On Wednesday 14 April, the United States of America’s Library of Congress (LOC) announced a deal with the popular social networking service, Twitter, to archive all public messages on the site right down to the first “tweet” from @jack (Jack Dorsey, Twitter co-founder) on 21 March 2006, at 3:50 PM. Response to the news can generally be described as positive… Read more »
by Laura Madokoro CBC radio recently announced that “the face of Canada is changing colour.” With all the news about global warming and melting ice cap, such a headline might make you think that something horrific had happened to the Canadian environment. You would be mistaken. Au contraire, the news was about the latest Canadian census results that reveal a… Read more »
By Jaipreet Virdi, IHPST University of Toronto On March 21, 2010, the United States Health Care Reform Bill passed in Capitol Hill, voting to provide medical coverage to millions of uninsured Americans. The New York Times article emphasized how Democrats hailed the votes as “a historic advance in social justice, comparable to the establishment of Medicare and Social Security. They… Read more »
In this post, I look at controversies surrounding a statue of Nellie McClung, due to her early-20th century support of eugenics.
http://www.eh-resources.org/podcast/eh_podcast34.mp3Podcast: Play in new window | DownloadDr Jan Oosthoek has produced a podcast on the history of volcanoes in European history. The podcast can be found here or you can subscribe on iTunes here. This podcast and its supporting website are under a Creative Commons Attribution-Share Alike 3.0 license, so we have republished his text introducing the volcanoes podcast and… Read more »
By David Zylberberg, PhD Candidate, York University The United Kingdom is in the midst of an election campaign with a May 6 poll. Despite numerous suggestions that this is the ‘most important election in a generation’, the limited media coverage on this side of the Atlantic has tended to focus on which opposition leader invoked recent Canadian developments as a… Read more »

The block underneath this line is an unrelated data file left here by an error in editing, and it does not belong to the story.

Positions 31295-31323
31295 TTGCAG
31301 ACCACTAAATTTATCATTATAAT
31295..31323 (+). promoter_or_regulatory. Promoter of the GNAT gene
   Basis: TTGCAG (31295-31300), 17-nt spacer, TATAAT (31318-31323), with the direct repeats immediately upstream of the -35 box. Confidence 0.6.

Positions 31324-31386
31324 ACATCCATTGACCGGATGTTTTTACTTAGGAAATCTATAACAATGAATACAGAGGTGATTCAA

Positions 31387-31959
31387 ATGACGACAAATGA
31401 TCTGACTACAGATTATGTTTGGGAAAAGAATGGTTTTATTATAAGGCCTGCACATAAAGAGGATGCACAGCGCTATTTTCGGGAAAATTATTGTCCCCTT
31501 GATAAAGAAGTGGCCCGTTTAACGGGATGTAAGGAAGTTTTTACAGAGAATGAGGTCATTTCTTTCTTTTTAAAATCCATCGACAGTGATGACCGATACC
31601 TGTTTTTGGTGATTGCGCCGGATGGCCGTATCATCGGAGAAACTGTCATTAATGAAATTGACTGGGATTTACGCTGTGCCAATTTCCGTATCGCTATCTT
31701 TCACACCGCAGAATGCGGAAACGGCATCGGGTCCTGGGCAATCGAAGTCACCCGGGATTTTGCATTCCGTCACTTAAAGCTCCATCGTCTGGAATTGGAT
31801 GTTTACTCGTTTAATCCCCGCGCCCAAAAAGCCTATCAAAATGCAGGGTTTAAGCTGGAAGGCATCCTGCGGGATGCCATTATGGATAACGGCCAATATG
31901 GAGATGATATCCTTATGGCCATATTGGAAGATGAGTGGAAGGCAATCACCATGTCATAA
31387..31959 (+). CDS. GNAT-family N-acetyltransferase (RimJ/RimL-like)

By Adam Crymble Thanks to a successful workshop held in Vancouver last month, the Popular Publishing Writer’s Guild has added a new Western Canadian chapter. The guild is a support network of new scholars who are trying to engage a wider public with their research and ideas through newspapers, magazines or online. Every five months, the group holds an internal… Read more »
by Jane Whalen The 2010 Quality of Life Index boasted that Canada’s “health care and living standards are among the highest in the world.” Ask your average Canadian and they would probably agree. Ask an Aboriginal person and you would be in for quite a shock. Third world conditions exist in Canada – what an outrageous claim to make about… Read more »
This is a story about heritage buildings, those trying to save them, a city council, a university, and academics caught in the middle. It’s a story that raises questions about academics’ responsibilities in the community, academic freedom and activism, and the universities they work for.
by Steven Maynard “What does a queer, sadomasochistic philosopher have to do with the study of Canada’s past?” This is the question I ask students at the beginning of my first-year survey course on Canadian history. Over the years, colleagues have suggested that first-year undergrads aren’t ready for Foucault. But experience tells me that not only are many of Foucault’s… Read more »